This has been accepted by the Commission for Conciliation, Mediation and Arbitration and bargaining councils. When an employee has become too ill to perform their current work, an employer should follow accepted guidelines regarding the dismissal for incapacity before terminating an employee’s service. Why should non-substance addiction in the workplace be treated differently and offer no protection to the employee as to where there is protection for employees with substance addictions? Most employers dismiss employees for Internet abuse in the workplace without being aware of the fact that the employee could be suffering from an Internet addiction. Addictions, such as Internet addiction, will lead to incapacity rather than misconduct. Internet addiction is not just an abuse or excessive use of Internet in the workplace but should be classified as an addiction from which employees need protection.

Schedule 8 of the Labour Relations Act 66 of 1995 (the LRA) further recommends that employers should treat situations where, it is suspected or known that, an employee is dependent on intoxicating liquor or drugs as incapacity and not misconduct. This should refer to not only alcohol or drugs, but also Internet addiction. Currently, the LRA makes no specific provision for Internet addiction, and there is currently no South African case law that has dealt with this addiction in the workplace. According to s 9 of the Constitution employers may not discriminate on one or more grounds, which could impair their right to have their dignity respected and protected as stipulated in s 10. To not classify this addiction as a known disorder can lead to unfair dismissal and discrimination. Reasonable steps have been taken by employers that have dealt with alcohol and drug addiction to ensure that those employees recover from their addiction. Employers need to raise awareness of the serious issues that Internet abuse has on the work force.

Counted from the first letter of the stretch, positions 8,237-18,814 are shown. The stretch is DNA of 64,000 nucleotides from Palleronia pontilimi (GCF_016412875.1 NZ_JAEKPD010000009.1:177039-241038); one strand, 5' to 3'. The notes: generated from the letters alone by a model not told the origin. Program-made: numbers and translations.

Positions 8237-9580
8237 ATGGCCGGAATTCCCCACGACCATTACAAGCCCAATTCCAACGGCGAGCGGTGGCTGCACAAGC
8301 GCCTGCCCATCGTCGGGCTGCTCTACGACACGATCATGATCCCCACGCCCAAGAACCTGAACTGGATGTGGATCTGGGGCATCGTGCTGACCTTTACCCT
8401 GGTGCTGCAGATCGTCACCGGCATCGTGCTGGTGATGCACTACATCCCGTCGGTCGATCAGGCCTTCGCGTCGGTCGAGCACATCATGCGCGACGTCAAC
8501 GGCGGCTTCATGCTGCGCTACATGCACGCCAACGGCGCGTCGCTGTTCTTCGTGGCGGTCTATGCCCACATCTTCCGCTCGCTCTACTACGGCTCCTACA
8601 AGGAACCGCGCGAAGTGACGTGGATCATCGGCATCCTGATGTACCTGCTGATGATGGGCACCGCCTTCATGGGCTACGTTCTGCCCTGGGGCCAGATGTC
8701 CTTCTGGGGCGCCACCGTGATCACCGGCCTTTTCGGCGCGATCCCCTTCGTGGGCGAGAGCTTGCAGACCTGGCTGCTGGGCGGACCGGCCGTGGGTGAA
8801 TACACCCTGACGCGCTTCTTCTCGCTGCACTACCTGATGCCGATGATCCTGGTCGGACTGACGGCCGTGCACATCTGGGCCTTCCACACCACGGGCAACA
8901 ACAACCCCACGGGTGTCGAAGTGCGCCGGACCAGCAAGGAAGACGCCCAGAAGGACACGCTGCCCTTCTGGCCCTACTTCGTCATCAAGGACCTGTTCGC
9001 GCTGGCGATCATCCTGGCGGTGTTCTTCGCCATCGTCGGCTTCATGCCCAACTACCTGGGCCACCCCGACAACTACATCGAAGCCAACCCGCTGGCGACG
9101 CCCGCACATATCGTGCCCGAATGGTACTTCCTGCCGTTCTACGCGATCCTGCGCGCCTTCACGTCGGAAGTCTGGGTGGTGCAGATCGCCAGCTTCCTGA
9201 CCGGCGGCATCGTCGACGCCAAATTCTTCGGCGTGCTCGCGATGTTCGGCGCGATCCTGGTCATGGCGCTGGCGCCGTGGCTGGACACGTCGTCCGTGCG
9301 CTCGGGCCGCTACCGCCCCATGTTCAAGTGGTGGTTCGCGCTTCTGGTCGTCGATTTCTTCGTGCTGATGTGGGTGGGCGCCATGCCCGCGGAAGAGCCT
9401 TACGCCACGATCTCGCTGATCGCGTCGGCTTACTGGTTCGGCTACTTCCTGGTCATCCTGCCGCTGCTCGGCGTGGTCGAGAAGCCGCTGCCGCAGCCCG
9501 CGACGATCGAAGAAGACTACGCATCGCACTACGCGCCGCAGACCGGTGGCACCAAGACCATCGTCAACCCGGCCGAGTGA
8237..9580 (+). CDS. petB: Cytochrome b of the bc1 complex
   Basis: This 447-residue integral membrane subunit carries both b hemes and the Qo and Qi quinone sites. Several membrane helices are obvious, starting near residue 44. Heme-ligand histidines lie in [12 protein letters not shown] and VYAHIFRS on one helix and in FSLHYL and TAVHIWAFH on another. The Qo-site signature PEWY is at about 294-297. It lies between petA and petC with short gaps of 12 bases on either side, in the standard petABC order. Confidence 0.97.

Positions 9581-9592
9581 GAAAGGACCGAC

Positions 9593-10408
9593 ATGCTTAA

Section 1 of the Employment Equity Act 55 of 1998 (the EEA) defines ‘reasonable accommodation’ as ‘any modification or adjustment to a job or to a working environment that will enable a person from a designated group to have access to or participate or advance in employment’. Employers may not unfairly discriminate against an employee on the grounds of disability. Employers may not deny or remove an employee from any supporting facility necessary for their functioning in society. Employees may not fail to comply with the Code of Good Practice or fail to eliminate obstacles that unfairly limit or restrict disabled employees from enjoying equal opportunities. Employers should also take steps to reasonably accommodate the needs of disabled employees.